A team of researchers from SAHMRI and Flinders University has found a link between the type of microbiome that repopulates the gut following antibiotics and shortened lifespan in mice.
The study recently published in Cell Reports, is the first of its kind to examine the long-term effects of exposing normal healthy mice to antibiotics in early life, tracking the mice from infancy to old age, 102 weeks later.
Professor David Lynn, an EMBL Australia Group Leader at SAHMRI and Flinders University, who led the project, says that previous studies investigating the causative link between gut microbiota and lifespan have largely been restricted to invertebrates and mice with shortened lifespan due to genetic deficiency.
“This is the first time we’ve been able to monitor the impact that changes in gut microbiome due to antibiotics in early life can have on mice throughout their normal lifespan,” Prof Lynn said. After microbiome diversity was severely depleted following antibiotics, researchers found that the gut was repopulated with either one of two different dominant types of microbiota, which they
called ‘PAM I’ and ‘PAM II’.
“Mice with PAM II microbiome displayed increased insulin resistance in later life, indicating metabolic dysfunction, as well as significantly higher levels of inflammation in multiple different tissues including the blood, liver and brain,” Prof Lynn said.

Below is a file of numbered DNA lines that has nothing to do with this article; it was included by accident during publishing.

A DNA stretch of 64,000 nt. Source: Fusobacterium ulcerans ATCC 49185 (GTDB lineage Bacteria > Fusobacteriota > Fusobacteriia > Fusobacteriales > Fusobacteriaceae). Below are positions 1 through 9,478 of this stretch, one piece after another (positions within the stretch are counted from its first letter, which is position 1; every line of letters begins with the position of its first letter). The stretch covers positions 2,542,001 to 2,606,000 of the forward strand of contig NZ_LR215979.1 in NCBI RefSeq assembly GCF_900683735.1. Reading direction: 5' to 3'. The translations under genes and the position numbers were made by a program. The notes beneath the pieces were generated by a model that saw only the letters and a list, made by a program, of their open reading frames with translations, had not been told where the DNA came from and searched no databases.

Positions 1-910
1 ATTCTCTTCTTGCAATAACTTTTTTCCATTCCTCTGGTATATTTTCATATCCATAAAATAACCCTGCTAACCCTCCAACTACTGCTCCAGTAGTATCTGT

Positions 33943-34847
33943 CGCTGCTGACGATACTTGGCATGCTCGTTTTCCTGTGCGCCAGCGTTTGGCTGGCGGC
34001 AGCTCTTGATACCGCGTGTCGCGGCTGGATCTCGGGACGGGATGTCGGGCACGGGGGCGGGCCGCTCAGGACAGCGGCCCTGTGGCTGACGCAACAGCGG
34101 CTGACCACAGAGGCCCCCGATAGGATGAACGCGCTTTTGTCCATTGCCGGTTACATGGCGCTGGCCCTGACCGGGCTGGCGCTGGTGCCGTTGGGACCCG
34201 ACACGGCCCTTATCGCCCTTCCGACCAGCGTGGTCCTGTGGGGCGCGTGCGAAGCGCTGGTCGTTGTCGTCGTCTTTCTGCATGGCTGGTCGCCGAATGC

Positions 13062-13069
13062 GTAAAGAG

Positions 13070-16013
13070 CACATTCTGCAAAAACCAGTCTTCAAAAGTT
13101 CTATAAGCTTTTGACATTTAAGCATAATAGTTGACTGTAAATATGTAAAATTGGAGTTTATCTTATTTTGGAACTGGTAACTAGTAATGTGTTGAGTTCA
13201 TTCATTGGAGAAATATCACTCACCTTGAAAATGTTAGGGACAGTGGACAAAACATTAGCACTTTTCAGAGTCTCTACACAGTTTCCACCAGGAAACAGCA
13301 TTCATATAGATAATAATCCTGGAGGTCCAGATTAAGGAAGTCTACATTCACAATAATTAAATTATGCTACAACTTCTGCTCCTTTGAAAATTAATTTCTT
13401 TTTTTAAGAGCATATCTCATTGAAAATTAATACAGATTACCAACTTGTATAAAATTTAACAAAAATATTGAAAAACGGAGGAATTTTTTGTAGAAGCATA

“The PAM II mice died at approximately double the rate compared to those that were repopulated with the PAM I microbiota, even though both groups were littermates exposed to the same antibiotics.”
These effects were observed even though the composition of microbiota in both groups of antibiotic exposed mice returned to normal in the weeks after antibiotic exposure and long before the detrimental effects on metabolism and inflammation were observed in the PAM II mice.
“Our data suggests that the type of microbiome that repopulates the gut after antibiotics has the potential to reprogram the mammalian immune system with long-lasting effects including on longevity,” Prof Lynn said.
Previous studies in humans have linked antibiotics to a litany of long-term health effects; but have often shown varying results between different individuals and different studies.
Prof Lynn says this latest study suggests that this variability may be due to the type of microbiome that recolonises after antibiotics, rather than the depletion of the microbiome during antibiotic exposure.
To further prove the results were due to differences in microbiome recovery and not antibiotics, the researchers took the extra step of colonising mice with no microbiome, known as ‘germ-free’, with the PAM I and PAM II microbiome.
These experiments showed changes in the immune system of germ-free mice colonised with the PAM I microbiota compared to the PAM II microbiota.
Prof Lynn says that those with PAM II typically had a more inflammatory immune system.
“These data suggest that differences in the microbiota following antibiotics in early life can reprogram the immune system long-term, with the consequences of this reprogramming emerging later in life, including effects on immunity, metabolism and even lifespan,” Prof Lynn said.
The study is a strong example of what SAHMRI’s cross theme collaboration can achieve, with four different research departments combining on the project, the others led by Professor Chris Proud, Professor Geraint Rogers and Dr Tim Sargeant.